We are writing to express our alarm and concern at HM Treasury's decision to scrap duty free shopping for international tourists from the beginning of next year. You understand more than most just how challenging trading conditions have been for our businesses in 2020, so we hope that you will also understand that any measures that will severely reduce the number of tourists coming to Oxfordshire next year and beyond could be a potentially fatal blow to many businesses who are struggling to stay afloat.
The changes to the VAT regime will drive away a number of very price sensitive international tourists who come to the UK to shop and to enjoy our fantastic cultural venues at the same time. Many of these tourists begin their holidays in London and then head across the country to famous sites in Oxfordshire, Stratford upon Avon, York, Edinburgh and many more. This measure will hit destinations across the UK hard at a time it can ill afford it and it will also devastate many local economies.
There has been some scepticism raised by your officials about whether charging tourists VAT on the goods they purchase will reduce the number of visitors to the UK, but we only need to look at recent examples to see that these tourists are extremely price sensitive.
After the June 2016 Brexit referendum and the subsequent devaluation of the pound against the dollar by 18%, the amount spent by visitors using the VAT incentive nationwide went up year on year by 28% in August 2016 and 43% in September. Just imagine this being reversed and the damage that will happen when a 20% rise in cost comes in. A corresponding reduction of visitors to Oxfordshire as a result of this decision would have a catastrophic effect on businesses who are already struggling to stay afloat, potentially costing thousands of jobs.
The Government has argued that one of the key benefits of Brexit was intended to be that British businesses would gain an international competitive advantage. But these changes have the opposite effect: they remove an incentive for tourists to visit the UK and leave business across the UK at a disadvantage relative to the rest of the continent. Already, other European countries are making moves to get a competitive edge for foreign visitors - for instance, France has just lowered its threshold for tourists to reclaim VAT.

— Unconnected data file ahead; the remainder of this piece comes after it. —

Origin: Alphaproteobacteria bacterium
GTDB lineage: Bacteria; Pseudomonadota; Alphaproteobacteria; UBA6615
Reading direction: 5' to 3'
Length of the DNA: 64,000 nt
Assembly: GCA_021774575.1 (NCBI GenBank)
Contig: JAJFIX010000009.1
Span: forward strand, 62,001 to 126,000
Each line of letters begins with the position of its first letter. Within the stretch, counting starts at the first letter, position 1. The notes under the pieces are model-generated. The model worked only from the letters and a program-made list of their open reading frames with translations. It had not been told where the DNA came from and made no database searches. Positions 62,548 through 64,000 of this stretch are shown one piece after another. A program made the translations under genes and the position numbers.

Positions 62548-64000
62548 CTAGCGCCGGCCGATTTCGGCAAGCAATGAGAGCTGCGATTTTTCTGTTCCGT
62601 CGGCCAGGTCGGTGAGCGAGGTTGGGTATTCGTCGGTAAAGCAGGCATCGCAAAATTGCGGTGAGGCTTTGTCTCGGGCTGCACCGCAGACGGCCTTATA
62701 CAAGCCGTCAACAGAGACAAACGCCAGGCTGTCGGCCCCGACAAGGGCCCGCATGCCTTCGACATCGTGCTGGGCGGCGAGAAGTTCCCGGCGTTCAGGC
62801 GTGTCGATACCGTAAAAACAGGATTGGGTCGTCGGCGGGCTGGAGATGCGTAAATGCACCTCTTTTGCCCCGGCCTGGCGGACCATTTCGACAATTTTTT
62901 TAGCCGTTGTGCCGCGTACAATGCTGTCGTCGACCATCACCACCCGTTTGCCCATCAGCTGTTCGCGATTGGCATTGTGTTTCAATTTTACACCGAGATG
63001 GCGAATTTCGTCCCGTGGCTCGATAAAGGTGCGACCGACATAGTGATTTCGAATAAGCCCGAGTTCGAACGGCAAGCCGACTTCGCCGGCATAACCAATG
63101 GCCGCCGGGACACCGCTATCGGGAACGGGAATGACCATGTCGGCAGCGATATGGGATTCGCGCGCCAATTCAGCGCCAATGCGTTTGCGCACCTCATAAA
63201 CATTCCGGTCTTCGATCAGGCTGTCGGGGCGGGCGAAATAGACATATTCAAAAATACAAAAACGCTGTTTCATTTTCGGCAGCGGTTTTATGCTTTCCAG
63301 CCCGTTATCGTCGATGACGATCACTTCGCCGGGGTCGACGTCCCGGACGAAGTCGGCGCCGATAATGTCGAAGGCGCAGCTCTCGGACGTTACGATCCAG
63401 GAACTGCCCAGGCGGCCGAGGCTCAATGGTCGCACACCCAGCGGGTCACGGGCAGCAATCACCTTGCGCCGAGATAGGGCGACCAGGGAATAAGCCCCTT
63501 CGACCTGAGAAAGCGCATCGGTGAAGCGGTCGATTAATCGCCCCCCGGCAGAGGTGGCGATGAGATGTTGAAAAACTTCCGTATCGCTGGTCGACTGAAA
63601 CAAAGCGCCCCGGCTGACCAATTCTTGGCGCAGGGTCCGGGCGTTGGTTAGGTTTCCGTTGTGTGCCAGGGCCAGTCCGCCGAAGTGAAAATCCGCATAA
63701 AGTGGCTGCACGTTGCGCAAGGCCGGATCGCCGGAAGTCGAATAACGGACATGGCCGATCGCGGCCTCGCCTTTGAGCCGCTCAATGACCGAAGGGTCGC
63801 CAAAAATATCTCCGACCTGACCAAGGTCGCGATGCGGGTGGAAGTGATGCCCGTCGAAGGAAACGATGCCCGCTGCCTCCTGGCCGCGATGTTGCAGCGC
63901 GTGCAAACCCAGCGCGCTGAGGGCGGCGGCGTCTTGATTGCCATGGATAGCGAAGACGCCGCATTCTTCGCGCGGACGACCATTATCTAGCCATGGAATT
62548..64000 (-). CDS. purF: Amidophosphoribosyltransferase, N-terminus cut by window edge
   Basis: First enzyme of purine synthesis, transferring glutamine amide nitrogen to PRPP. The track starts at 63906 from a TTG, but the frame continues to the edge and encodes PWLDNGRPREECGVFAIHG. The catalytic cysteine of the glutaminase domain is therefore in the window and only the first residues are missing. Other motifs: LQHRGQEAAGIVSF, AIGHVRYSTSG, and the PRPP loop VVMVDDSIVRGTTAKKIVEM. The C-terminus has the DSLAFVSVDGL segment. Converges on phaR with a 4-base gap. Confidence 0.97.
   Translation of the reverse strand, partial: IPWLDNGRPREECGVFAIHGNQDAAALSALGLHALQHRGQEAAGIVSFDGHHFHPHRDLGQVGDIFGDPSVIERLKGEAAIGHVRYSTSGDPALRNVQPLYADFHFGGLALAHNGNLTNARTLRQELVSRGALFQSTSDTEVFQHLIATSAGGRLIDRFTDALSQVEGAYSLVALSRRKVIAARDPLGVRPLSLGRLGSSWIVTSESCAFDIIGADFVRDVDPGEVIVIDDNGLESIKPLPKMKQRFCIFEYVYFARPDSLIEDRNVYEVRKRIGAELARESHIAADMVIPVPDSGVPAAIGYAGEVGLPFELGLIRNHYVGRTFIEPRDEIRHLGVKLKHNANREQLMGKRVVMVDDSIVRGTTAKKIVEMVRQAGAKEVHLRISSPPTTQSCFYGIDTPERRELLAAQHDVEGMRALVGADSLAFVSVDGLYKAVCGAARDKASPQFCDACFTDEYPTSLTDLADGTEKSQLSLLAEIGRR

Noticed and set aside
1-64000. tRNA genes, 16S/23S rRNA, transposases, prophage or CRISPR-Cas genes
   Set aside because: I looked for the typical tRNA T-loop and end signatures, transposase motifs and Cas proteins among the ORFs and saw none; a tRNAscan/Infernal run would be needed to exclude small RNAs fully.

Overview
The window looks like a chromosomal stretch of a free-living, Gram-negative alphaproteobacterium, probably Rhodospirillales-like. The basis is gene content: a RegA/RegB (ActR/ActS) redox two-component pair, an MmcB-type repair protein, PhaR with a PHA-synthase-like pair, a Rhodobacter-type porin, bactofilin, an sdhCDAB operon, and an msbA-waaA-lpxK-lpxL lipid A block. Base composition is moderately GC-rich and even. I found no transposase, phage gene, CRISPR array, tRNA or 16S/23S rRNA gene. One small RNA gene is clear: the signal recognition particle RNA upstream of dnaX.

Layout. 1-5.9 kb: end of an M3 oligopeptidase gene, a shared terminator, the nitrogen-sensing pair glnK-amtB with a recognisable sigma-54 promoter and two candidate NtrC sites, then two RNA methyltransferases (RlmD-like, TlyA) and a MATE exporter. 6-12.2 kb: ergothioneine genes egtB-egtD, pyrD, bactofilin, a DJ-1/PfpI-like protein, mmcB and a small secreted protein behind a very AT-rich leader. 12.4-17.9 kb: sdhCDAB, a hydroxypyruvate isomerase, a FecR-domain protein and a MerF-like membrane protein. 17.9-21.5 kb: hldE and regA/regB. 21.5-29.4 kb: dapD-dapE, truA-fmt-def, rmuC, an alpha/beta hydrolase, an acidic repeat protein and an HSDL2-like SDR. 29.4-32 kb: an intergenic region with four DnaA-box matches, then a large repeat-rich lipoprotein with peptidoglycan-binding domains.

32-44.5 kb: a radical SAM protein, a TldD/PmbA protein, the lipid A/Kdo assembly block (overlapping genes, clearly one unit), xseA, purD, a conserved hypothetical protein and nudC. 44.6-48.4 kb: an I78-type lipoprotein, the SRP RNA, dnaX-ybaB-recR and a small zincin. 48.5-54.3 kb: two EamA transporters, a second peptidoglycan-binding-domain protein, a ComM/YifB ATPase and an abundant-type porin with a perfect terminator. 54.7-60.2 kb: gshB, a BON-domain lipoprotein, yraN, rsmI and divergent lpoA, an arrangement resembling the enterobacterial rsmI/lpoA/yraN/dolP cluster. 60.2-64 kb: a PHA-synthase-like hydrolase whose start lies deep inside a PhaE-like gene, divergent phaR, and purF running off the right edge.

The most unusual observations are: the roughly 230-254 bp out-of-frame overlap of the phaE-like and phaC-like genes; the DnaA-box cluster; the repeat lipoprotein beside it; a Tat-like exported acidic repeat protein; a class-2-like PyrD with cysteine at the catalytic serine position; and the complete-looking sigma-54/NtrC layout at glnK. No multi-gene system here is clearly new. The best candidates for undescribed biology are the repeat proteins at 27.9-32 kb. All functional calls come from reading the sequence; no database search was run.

The time is ripe for ambitious proposals that will stimulate the economy. But we fear this measure will have the opposite effect, costing billions in revenue and cutting jobs throughout the country. As you rightly look at introducing further help for sectors struggling with the impact of the pandemic, all we are asking is that you do not introduce a change that will make the most difficult year in the tourism industry's history even more difficult.
We hope that you will review this decision and we would welcome the opportunity to discuss this with you.
We look forward to hearing from you.
An HMT Spokesperson said:
“We recognise the challenges these business face, which is why we’ve provided an unprecedented £200bilion support package to protect lives and safeguard jobs across the UK – including extending the furlough scheme through till March.
“Around 92% of non-EU visitors to the UK don’t use the VAT Retail Export Scheme and extending it to the EU could increase total costs up to £1.4billion a year. It is also unlikely to act as a significant motive for visiting the UK because administration fees are often substantial for the minority who do use it.
“Tax-free shopping is still available in store when goods are posted to overseas addresses.”